Expedition Manager, Wendy Searle, talks the logistics and psychology of keeping close friend and solo adventurer Lou Rudd safe and sane.
On November 3rd 2018, Captain Lou Rudd set off from Messner, prepared to attempt something no one has done before: a crossing Antarctica in complete solitude, with no assistance and no support. Over one week into this punishing journey, expedition manager Wendy Searle is the only evidence that Lou hasn’t fallen off the face of the Earth.
A senior press officer with the Ministry of Defence by day, Wendy Searle has overseen this journey before, when Rudd led six army reservists on a 68-day Trans-Antarctic crossing during the SPEAR17 expedition last year. Her meticulous planning helped the team join an exclusive list of 11 people who’ve now crossed the world’s deadliest continent. The difference with this expedition is that Lou is entirely alone. That means Searle’s responsibilities are all the more crucial – not just for Rudd’s safety, but for his sanity too.
Each day Wendy receives Lou’s voicemail recorded from his tent each night – a postcard from the edge of beyond.
She then faithfully transcribes every word:
“Whenever he’s finished for the day, it’ll be midnight in the UK so he’ll ring up and leave a voicemail - just a normal voicemail - on my phone,” says Searle, “As soon as that call comes in and I can hear he’s safe, that’s when I’m finally able to relax and go to bed.”
On this occasion Searle is experiencing the Spirit of Endurance at one remove, but she’s no stranger to the bone-biting cold of the Arctic and polar regions. “I’ve been on polar expeditions, so I’m really well-versed in the routines,” says Searle, “I know why it might have been a bad day, and I’m all too aware of just how dangerous the conditions can get. I’ve lived it - and that gives me another dimension of insight into how Lou is feeling and his state of mind.”
Having joined Lou on the Traverse of Greenland 2018 expedition earlier this year, Searle knows exactly what he’s like under pressure.
“The difference now is that he’s on his own,” says Searle, “And that changes things. But he will not give in, and he approaches everything with a crazily cheerful sense of humour. We’d be absolutely exhausted at six o’clock in the morning, but he’d be cracking jokes and we’re just like: ‘how does he have the energy to be so chirpy?’”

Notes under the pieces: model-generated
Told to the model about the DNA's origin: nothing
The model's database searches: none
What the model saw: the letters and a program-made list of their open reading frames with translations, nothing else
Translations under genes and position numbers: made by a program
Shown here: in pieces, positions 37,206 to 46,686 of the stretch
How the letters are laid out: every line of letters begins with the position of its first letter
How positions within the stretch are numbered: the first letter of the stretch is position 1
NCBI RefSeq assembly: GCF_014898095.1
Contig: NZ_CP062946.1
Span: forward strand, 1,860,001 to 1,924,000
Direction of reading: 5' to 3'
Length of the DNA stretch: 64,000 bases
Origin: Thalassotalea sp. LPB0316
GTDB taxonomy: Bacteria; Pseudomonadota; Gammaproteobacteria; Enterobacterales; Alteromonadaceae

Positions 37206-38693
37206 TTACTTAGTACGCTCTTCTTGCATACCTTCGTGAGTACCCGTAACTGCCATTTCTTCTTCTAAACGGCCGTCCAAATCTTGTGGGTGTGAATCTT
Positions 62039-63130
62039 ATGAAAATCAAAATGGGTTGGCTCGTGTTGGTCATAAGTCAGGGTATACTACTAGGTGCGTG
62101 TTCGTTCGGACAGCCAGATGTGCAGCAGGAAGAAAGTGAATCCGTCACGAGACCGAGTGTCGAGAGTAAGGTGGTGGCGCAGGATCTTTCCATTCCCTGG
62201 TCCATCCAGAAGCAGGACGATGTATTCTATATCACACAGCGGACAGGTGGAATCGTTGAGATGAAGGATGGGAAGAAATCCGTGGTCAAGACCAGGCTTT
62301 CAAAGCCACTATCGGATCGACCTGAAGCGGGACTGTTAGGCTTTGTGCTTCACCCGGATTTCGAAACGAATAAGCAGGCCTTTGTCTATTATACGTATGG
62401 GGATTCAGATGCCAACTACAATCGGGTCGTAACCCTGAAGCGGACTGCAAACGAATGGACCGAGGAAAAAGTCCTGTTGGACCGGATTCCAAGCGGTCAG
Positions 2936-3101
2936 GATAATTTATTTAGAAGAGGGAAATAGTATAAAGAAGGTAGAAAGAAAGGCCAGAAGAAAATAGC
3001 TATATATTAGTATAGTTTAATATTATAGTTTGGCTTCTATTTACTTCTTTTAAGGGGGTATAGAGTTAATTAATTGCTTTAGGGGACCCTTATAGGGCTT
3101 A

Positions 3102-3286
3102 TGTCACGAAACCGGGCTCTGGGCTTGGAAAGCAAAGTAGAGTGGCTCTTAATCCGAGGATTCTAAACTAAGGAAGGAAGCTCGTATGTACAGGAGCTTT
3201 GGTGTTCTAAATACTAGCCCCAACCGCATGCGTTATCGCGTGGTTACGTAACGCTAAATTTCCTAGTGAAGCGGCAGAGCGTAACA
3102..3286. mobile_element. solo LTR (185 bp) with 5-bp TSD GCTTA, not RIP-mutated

“The difference now is that he's on his own... That changes things. But he will not give in, and he approaches everything with a crazily cheerful sense of humour."
A positive outlook is one of those vital tools every pioneer needs, although positivity is also nothing without grit and force of will.
“Lou is extremely driven,” says Searle, “He’s got this unbelievably hard edge that enables him to push himself where the rest of us might not be able to. And having been with him in these situations, I know when he’s under strain - even if he doesn’t actually say ‘it’s been really hard’. His tone, the distance, the conditions – it all helps me build a picture so I can visualise exactly how he’s getting on.”
Wendy’s responsibilities cover many different grounds: she transcribes audio logs, plots Lou’s progress and updates the official expedition blog and social media. Not only does Wendy monitor Lou’s psychological state, she also controls the flow of information he receives and plays a part in keeping his morale stoked each night.
“People send messages of support to me and I collate them,” says Searle, “If I detect that Lou needs a bit of a boost, I can put them all together into a big email along with messages from his family and friends. When times are hard, that little sliver of contact with the rest of the world can be amazing - but it needs to be done sparingly, because for the most part it’s more important for him to be completely switched off and focused on what he’s doing.”
Political and world news is forbidden in these missives. Anything that could take Lou’s mind off the task at hand is strictly controlled. Isolation is a constant danger. Concentration is imperative. And the stakes are too high to leave anything to chance.
“What sets this expedition apart?” says Searle, “It’s not just the fact that it has never been done before, but what it represents – the Spirit of Endurance is a tribute to Henry.”
The late Henry Worsley MBE - Rudd’s close friend and mentor - attempted the same journey in 2016. He made it 71 days into his attempt before being forced to call for help, suffering from exhaustion and severe dehydration.
“It had been eating away at me,” said Rudd, “I felt like I should complete the journey on his behalf.”
With Worsley’s memory in their minds, Rudd and Searle planned the Spirit of Endurance, spurred on by the closeness of Worsley’s attempt and determined to finish it as a tribute to all that he achieved – and was.
“[Lou’s] approaching each day with a really positive mentality, and I believe that is going to carry him a huge distance,” says Searle, “The world has become so risk-averse, but there are still places where humans have never trodden. There are still expeditions that haven’t been completed. People say that everything has been done, but it hasn’t – we just need to go further and search harder.”